Welcome to the Garrity Lab



Molecular genetics



What we study: 

Our work addresses fundamental questions in molecular and systems neuroscience, focusing on how the nervous system perceives and processes sensory information to drive behavior. Such work is not only important from a basic science perspective, it has direct implications for human health, as we investigate these questions in the context of host-seeking by insect vectors responsible for transmitting malaria, dengue, Zika virus and other debilitating and sometimes fatal diseases.

The basic questions that motivate our work are: How do animals sense their environments? How is all this sensory information processed to influence behavior? What are the evolutionarily origins of the underlying machinery and circuitry, and how can such knowledge inform our understanding of how animals operate today?

We probe these questions using fruit flies and vector mosquitoes. As our interests extend from the molecular to the systems level, we use a multitude of approaches. These range from molecular biology and genetics to high-resolution behavioral analysis to molecular phylogeny to physiology (calcium-imaging and electrophysiology in intact animals to electrophysiological analysis of ion channels in heterologous systems). The overall notion is that by working in insects, a small team can feasibly investigate these question at multiple levels, and that by doing so we can provide robust insights into how the nervous system detects and processes sensory information. Finally, technological advances will be critical in helping more fully realize these goals, and so we continually work to develop new tools for manipulating genomes and neuronal activity (as in our development of "thermogenetics").

Where we work:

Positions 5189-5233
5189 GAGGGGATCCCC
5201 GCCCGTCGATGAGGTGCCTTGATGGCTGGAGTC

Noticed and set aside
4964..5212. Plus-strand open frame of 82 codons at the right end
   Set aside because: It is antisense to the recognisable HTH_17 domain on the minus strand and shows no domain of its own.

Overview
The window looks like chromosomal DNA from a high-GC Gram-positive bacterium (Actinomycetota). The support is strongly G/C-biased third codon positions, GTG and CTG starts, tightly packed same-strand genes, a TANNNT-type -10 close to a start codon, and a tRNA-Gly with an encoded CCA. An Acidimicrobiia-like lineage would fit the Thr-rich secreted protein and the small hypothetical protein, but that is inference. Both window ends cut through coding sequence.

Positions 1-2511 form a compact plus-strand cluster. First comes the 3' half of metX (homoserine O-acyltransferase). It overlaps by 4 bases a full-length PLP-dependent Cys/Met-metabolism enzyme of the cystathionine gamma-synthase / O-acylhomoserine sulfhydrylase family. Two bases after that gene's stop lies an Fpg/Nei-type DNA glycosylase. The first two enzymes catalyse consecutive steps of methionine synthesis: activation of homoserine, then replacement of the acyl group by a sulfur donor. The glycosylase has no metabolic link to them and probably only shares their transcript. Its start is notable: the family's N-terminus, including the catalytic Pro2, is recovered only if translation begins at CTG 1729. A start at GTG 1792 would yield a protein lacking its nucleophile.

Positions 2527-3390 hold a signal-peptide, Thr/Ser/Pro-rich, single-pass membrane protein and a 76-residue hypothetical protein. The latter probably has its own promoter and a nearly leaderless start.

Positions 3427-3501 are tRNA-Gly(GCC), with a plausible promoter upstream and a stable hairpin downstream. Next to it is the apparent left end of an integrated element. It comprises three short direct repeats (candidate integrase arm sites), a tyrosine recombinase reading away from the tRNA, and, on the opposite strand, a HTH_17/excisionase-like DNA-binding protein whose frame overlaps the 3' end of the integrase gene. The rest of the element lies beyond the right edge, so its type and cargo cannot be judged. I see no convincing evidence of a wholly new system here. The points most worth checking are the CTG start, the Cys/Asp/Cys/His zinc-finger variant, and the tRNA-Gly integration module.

Brandeis has a vibrant, tightly knit molecular genetics and neuroscience community, and we interact extensively with other labs at Brandeis and at nearby institutions. The critical mass of scientists in Boston is a tremendous resource, starting with our immediate neighbors in the labs of Michael Rosbash, Piali Sengupta and Leslie Griffith, and extending to our NIH-funded collaborations with the labs of Aravi Samuel at Harvard University and Flaminia Catteruccia at the Harvard School of Public Health.

Brandeis is located on the west side of Boston. It is readily accessible by public transportation and car from all over Boston and its suburbs. Lab members often live in Boston, Cambridge, Newton, Somerville, Waltham, and Worcester.

Who supports us:

The lab is supported by funding from the National Science Foundation, the National Institute of Allergy and Infectious Diseases and the National Institute of General Medical Sciences.

Joining the lab:

The lab is actively seeking talented, highly motivated individuals to join us to work on fruit flies, mosquitoes, sensory receptors or some combination of all these. Post-doctoral applicants are encouraged to contact P.G. by e-mail. Please include a CV and contact information for three references. Brandeis graduate students should e-mail and stop by.

Lab/mentoring overview:

Lab size ranges from 7 to 12; large enough to sustain critical mass, but small enough to maximize interaction. 

Post-docs have traditionally been interested in careers as research and teaching faculty and have been successful in achieving their goals. Emphasis is placed on establishing projects that provide strong foundations for building independent research programs. In addition, writing (reviews, fellowships etc...) as well as mentoring and teaching opportunities are also emphasized. Opportunities include an undergraduate research class (part of a grant to our lab from the NSF), coupled to ongoing research in our lab.

Graduate students are mentored with an emphasis on critical thinking and exploring new areas, with ample opportunities for writing, mentoring and teaching. Students have traditionally pursued academic post-docs or positions in biotechnology upon graduation.